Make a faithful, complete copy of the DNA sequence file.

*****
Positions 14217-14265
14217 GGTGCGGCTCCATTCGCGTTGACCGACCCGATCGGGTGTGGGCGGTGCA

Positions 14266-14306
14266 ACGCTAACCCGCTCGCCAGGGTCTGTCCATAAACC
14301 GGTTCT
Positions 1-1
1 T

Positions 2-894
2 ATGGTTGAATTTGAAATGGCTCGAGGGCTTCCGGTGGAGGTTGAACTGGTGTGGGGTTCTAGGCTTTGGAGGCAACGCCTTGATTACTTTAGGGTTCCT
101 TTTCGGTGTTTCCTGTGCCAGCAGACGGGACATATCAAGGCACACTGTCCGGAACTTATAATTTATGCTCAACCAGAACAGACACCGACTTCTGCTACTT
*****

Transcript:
Positions 14217-14265
14217 GGTGCGGCTCCATTCGCGTTGACCGACCCGATCGGGTGTGGGCGGTGCA

Positions 14266-14306
14266 ACGCTAACCCGCTCGCCAGGGTCTGTCCATAAACC
14301 GGTTCT
Positions 1-1
1 T

Positions 2-894
2 ATGGTTGAATTTGAAATGGCTCGAGGGCTTCCGGTGGAGGTTGAACTGGTGTGGGGTTCTAGGCTTTGGAGGCAACGCCTTGATTACTTTAGGGTTCCT
101 TTTCGGTGTTTCCTGTGCCAGCAGACGGGACATATCAAGGCACACTGTCCGGAACTTATAATTTATGCTCAACCAGAACAGACACCGACTTCTGCTACTT